Dr. Susan Merel was first author and Dr. Barak Gaster was co-author on a paper published in the Journal of the American Geriatrics Association titled: “Advance Directives for Dementia Can Elicit Preferences to Improve Patient Care.”
A View from the Frontline - Covid 19
Dr. J. Randall Curtis, is senior author of
“A View from the Frontline: Palliative and Ethical Considerations of the COVID-19 Pandemic” in the Journal of Palliative Medicine.
Transition to Senior Advisor at CPCCE
Dr. Anthony Back will transition to Senior Advisor at the Cambia Palliative Care Center of Excellence starting September 1, 2020.
He will continue his national work in serious illness public messaging funded by The John A Hartford Foundation and the Cambia Health Foundation, as well as his continued co-founder role with VitalTalk, and is developing new research on psychedelics.
The Cambia Palliative Care Center of Excellence has benefited greatly from Tony's expertise and leadership as Co-Director for the past 6 years. We look forward to continued collaborations with him.
Interview by the Washington Post
Dr. Barak Gaster, UW professor, was interviewed by the Washington Post for the article “Diagnosed with dementia, she documented her wishes for the end. Then her retirement home said no."
“This is an issue that people have really thought a lot about,” Gaster said. “They worry about it a lot. They’re so eager and excited to have a structured opportunity to make their wishes known."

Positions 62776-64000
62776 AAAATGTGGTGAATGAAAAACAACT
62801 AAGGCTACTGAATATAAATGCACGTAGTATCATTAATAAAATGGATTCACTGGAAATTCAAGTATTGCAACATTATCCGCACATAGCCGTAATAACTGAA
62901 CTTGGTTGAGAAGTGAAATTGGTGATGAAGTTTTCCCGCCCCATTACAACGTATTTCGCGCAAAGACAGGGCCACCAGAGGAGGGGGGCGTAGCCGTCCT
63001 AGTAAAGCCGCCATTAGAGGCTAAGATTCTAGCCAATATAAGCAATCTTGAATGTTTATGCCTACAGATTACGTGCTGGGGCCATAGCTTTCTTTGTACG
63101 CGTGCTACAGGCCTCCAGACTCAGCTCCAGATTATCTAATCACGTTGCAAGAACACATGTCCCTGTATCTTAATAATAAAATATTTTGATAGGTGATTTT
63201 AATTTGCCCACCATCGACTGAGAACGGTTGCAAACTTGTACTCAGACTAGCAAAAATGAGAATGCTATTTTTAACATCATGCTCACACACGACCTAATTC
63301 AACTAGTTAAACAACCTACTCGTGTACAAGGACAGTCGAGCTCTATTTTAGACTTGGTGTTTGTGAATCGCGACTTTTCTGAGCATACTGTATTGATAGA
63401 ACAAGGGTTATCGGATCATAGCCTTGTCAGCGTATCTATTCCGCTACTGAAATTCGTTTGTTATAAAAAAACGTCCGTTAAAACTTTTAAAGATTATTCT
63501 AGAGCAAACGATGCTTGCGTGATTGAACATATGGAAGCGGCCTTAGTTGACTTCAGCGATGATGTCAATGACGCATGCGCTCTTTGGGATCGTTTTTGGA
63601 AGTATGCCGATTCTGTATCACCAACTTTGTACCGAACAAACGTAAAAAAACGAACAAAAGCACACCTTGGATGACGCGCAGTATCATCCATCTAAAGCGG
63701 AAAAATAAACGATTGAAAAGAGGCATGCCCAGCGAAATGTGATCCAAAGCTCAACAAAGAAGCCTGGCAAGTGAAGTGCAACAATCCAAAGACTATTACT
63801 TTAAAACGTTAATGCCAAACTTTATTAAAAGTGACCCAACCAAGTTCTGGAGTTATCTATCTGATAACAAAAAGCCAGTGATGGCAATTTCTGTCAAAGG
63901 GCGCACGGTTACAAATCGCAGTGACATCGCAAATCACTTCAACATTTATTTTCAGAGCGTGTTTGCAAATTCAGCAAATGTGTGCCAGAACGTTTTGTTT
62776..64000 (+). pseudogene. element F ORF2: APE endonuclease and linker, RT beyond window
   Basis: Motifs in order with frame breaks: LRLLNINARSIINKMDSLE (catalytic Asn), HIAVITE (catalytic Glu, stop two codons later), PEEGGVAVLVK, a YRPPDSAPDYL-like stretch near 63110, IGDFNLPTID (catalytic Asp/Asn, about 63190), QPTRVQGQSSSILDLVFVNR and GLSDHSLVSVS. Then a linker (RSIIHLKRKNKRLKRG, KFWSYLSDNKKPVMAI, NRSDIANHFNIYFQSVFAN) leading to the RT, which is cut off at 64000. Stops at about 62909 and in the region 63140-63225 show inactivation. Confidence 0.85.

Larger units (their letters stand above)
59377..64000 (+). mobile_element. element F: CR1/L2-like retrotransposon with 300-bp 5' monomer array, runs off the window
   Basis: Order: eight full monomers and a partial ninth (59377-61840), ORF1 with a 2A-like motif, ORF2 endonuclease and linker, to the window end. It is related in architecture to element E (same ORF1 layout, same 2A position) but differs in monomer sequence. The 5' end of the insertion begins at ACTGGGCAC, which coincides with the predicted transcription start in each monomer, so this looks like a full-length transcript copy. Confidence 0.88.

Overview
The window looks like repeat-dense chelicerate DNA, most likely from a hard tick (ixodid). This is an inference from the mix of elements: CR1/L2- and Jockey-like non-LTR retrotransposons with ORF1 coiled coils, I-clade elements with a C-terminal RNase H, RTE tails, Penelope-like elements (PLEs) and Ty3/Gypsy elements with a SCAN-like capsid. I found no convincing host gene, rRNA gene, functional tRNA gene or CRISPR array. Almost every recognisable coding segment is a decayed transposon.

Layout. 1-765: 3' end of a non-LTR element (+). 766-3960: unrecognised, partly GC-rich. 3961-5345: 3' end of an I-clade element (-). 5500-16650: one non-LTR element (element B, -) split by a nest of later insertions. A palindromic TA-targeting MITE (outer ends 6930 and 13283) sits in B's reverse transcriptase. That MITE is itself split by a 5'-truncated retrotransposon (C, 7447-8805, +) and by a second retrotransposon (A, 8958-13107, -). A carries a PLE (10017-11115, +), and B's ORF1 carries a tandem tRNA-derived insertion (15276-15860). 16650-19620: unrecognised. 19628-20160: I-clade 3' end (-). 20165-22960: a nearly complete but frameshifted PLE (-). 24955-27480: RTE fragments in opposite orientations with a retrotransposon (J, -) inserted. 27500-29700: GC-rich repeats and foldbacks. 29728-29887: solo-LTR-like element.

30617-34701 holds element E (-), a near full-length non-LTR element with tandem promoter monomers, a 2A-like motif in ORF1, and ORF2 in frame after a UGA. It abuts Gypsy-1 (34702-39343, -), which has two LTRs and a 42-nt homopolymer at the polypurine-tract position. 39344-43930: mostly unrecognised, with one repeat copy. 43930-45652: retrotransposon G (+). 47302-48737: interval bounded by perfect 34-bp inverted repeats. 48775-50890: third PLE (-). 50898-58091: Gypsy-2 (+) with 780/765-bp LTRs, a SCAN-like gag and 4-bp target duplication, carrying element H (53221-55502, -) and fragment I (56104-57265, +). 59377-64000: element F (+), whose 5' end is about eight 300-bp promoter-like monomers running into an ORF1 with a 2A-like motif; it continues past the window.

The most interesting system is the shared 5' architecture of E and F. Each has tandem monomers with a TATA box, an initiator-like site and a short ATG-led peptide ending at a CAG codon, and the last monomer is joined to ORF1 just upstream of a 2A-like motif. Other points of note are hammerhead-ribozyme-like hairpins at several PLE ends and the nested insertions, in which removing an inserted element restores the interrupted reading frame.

Traditional advance directives focus on rare conditions, such as a persistent vegetative state or permanent coma, Gaster said. “And yet the No. 1 reason a person would lose ability is dementia,” he said.
Bring Palliative Care to More People
By 2030, research suggests that there will only be one palliative care physician for every 26,000 patients. Similar shortages are estimated for nurses, social workers and spiritual care providers with expertise in palliative care.
The innovative UW Graduate Certificate in Palliative Care, now in its fifth year, is working to close the workforce gap and improve access to palliative care by addressing the lack of trained clinicians in rural areas and embedded programs within primary care and specialty medicine.
This program was spearheaded by Dr. Caroline Hurd, clinical assistant professor, Gerontology and Geriatric Medicine.
"Palliative care: Navigating serious illness"
UW Medicine palliative care clinicians discuss the importance of collaborative and empathetic care — in both the primary and specialty care settings — in helping our patients and their families find understanding and empowerment in dealing with serious illness and end-of-life situations.
Speakers include Drs. Jim Fausto, medical director of palliative care at UW Medicine, Randy Curtis, director of Cambia Palliative Care Center of Excellence at UW Medicine, and Rashmi Sharma, palliative care physician at UW Medical Center.
Dr. Paula Houston, director of healthcare equity at UW Medicine, provides an equity perspective.
Listen to Podcast